The key for health systems is to find a way to innovate and move faster in deploying virtual care models. Many already started with telehealth during the pandemic, but they cannot stop there. Health systems need to add other virtual services, such as remote physiologic monitoring (RPM), in order to compete and retain their patients in this rapidly evolving and increasingly competitive market.

Tying RPM into standard offerings is particularly important for the nearly half of patients who indicated they would prefer to leverage telehealth for managing chronic conditions. RPM is ideally suited to help patients with diabetes, hypertension, heart failure, obesity, and other conditions that require frequent visits to their providers.

With RPM, physicians are able to monitor their patients across the continuum – from the clinic to the home – providing an enhanced picture of their health by collecting daily metrics such as blood pressure, blood glucose, weight, pulse oximetry, and more. Adding connected devices that can be used at home will provide doctors with daily data, rather than a snapshot of their health limited to an office visit. This continual stream of information makes it possible for doctors to proactively adjust patients’ medication or care plans between regularly scheduled appointments. By having their medical history and RPM data in one place, patients are more likely to see better outcomes since their doctors will have a comprehensive view of their health.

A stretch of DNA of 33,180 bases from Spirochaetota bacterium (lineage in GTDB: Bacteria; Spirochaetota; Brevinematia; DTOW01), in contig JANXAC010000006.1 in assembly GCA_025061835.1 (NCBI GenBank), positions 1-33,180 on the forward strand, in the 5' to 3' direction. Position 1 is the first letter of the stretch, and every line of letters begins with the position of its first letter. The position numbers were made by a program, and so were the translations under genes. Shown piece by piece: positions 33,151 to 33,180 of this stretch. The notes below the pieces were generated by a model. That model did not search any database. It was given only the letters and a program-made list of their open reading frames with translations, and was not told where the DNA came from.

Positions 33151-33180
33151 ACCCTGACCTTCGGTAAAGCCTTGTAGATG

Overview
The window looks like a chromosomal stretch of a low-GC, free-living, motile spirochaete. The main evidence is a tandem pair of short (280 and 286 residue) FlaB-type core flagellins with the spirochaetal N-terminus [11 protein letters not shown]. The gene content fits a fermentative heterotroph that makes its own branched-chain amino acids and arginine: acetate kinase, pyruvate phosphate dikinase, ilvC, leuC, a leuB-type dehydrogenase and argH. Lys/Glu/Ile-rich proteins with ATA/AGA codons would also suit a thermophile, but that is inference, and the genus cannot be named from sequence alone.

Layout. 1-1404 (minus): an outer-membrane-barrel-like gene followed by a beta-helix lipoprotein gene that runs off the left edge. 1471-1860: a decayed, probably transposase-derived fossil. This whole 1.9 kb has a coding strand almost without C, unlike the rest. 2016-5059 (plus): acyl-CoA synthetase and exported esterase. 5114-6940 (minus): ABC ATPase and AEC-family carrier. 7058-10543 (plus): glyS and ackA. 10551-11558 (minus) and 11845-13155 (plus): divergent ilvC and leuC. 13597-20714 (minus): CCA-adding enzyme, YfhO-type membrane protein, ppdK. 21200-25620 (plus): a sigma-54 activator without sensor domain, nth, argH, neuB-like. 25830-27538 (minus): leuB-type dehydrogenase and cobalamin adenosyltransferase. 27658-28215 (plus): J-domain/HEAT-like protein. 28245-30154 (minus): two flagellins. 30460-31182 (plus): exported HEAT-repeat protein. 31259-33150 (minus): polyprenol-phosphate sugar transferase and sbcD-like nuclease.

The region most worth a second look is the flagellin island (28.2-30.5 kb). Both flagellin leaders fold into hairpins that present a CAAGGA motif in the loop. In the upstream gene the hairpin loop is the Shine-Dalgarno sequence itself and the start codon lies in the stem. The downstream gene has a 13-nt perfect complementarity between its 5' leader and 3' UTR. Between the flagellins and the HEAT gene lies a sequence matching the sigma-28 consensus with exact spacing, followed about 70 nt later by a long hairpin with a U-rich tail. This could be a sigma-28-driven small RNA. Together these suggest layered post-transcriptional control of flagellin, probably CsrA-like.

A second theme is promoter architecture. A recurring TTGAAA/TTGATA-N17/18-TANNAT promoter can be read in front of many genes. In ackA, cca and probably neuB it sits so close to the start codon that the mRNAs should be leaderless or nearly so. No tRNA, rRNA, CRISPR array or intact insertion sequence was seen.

In fact, a recent survey from Desert Oasis Healthcare, which surveyed over 250 patients who are remotely monitored for diabetes, cardiovascular disease, and heart failure, found that 70% of participants believe RPM enabled them to better manage their health conditions. Additionally, 90% said that adding RPM supplemented their face-to-face appointments, making these visits more valuable, and in some cases, replacing the need for frequent in-person appointments altogether.

The growing number of retail and niche direct-to-consumer healthcare options are helpful for consumers seeking fast, cost-effective care – and consumers are now choosing these options over regular providers because of the convenience. However, while these are good for acute issues, going to multiple providers that do not share patient information and medical histories for chronic conditions may not result in the quality of care. 

With strategic additions of new virtual health offerings, like televisits and RPM, health systems have the opportunity to regain a competitive advantage in this growing market. Innovation to meet the demands of healthcare consumers will enable health systems to provide their patients with a one-stop shop that can meet all of their healthcare needs and deliver a more comprehensive experience to ensure the best possible outcomes.

Lucienne Marie Ide
Lucienne Ide
Founder and Chief Executive Officer at Rimidi

Lucienne Marie Ide, M.D., PH.D., is the Founder and Chief Executive Officer of Rimidi, a leading clinical management platform designed to optimize clinical workflows, enhance patient experiences and achieve quality objectives. She brings her diverse experiences in medicine, science, venture capital and technology to bear in leading Rimidi’s strategy and vision. Motivated by the belief that we can do so much better as individuals, in industry and society, Lucie left clinical medicine to join the ranks of healthcare entrepreneurs who are trying to revolutionize an industry.